I've actually done that, but it us usually at places I frequent and at the end of the year as a personal Christmas bonus. It would be too complex on a regular basis and often I don't return to a place.

                              But hey ... what an idea. Maybe I'll have some thank you cards made up about what extrodinary service I received and please accept this 'gift' for my appreciationl ... specificying it is NOT a top to be shared. I could throw those in my purse.

                              No, I'm not joking. I seriously like the idea. It is not just throwing cash at someone. It is also specifically giving someone a boost by SAYING how much you appreciated them. Who doesn't like to be sincerly told they are wonderful. Remembering my mom's waitress days, I think she would have been thrilled to get a thank you card every now and then.

                              1. re: rworange

                                Relating to another post on this thread, I found myself wanting to say "thank you" to some people at a particular resort. All gratuities are included, but two people went beyond. I sent each on a special book. For two others, who went beyond, I graced their palms with $. What happens beyond is between them, their employers and the IRS. Hey, how much would the IRS assess two Glenn Beck books?

                                Hunt, happy to say an extra thank you, where deserved.

                            2. You can tip in any combination of cash and credit you want, just as you can pay your bill that way. What the waiter does with the cash is the waiter's business. The fact that you gave them something extra is probably appreciated, even if they put that money into the tip pool. There is no reason to assume that they will do otherwise, or to assume that they are going to attempt to screw the IRS. Moreover this is not likely the only cash tip they will receive on that shift.

                              1 Reply
                              1. re: KaimukiMan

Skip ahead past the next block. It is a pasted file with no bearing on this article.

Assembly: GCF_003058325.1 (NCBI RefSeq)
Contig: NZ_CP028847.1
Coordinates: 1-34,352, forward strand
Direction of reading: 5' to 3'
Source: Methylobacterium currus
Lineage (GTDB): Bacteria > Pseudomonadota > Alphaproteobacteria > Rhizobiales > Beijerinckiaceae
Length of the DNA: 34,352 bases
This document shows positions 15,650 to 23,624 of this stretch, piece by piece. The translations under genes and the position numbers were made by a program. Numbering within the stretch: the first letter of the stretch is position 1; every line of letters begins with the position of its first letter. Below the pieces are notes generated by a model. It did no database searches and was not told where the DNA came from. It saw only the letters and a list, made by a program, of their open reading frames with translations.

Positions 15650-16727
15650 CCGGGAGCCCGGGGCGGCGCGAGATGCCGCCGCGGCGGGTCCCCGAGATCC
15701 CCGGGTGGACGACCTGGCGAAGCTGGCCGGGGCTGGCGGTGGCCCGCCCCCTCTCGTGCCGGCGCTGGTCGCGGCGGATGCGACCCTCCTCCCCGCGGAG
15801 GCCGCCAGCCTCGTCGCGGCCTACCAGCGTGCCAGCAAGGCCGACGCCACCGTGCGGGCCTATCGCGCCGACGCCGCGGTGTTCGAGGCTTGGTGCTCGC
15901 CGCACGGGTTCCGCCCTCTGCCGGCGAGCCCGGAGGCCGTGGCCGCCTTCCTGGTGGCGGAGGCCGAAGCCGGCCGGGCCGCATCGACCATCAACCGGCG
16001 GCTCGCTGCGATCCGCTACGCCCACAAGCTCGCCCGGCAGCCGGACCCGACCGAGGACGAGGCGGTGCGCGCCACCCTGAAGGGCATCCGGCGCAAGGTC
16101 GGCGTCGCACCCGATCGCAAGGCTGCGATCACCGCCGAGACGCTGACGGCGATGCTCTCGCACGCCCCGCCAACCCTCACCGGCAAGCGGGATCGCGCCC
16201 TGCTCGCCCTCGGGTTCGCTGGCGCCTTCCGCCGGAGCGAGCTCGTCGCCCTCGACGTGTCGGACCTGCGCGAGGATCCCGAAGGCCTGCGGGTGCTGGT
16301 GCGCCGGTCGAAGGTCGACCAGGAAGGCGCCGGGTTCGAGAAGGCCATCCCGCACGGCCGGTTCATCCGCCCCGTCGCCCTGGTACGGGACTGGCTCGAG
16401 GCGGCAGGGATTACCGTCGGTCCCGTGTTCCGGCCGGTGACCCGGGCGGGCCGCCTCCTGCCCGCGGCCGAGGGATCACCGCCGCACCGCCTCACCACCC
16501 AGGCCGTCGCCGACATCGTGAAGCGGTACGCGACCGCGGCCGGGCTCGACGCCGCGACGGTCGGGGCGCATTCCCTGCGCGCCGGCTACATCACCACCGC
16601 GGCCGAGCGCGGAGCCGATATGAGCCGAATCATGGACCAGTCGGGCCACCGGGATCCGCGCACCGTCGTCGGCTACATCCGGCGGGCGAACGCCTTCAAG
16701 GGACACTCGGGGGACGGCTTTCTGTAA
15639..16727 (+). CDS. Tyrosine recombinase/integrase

I agree. That is between them, the pool, and the IRS. Does everyone report the US $ 20, that they found in the gutter? Who knows?

                                It's about personal choices.


                              2. If I know a resto pools tips and I'm say a 'regular', I'll give a tip under the table to the server. IMO, tip pools reward bad servers off the backs of the good ones.

                                1 Reply
                                1. re: cstr

                                  You make a good point. Pooled tips DO reward the bad servers, but that is too common today. Show up for work, and you get the tips from those, who go beyond. The "chaff" should fall, during the "harvest."

                                  Sorry for being so service-centric, but that reflects my personal sensibilities.


                                2. I do this, when the service warrants it. The recipient is more often the sommelier, though I may well have tipped on the wine in the bill.

                                  I have also "slipped" a bit of something extra at resorts, where gratuities are included. Extra deserves extra in my book. Sometimes it's cash, and sometimes it's something else, like a favorite book in the mail.

                                  Just my way of experiencing life,


                                  6 Replies
                                  1. re: Bill Hunt

                                    I don't think I've ever read a thread where so many people are so out of touch with the server's reality of working in restaurants. Servers make nothing relative to the people who can patronize places that expect four figures for a dinner and if you don't think that each one of them is scrambling for any crumb that falls from the table than you are living in La La land.

                                    I still remember my first bartending job, 23 years old, busting my butt and trying to do the right thing in an upscale midtown Manhattan restaurant, and scratching my head why at the end of the shift I had basically nothing kicked back by the waiters. When I asked the owner how come I didn't get any share of the tips, even though drinks were routinely 30 percent of the bill - I'm an old guy, this is back in the day when Manhattans and Martinis were the order of the day - he said if you don't like it, leave. So I left and I'm sure he replaced me with someone else the waiters could shaft.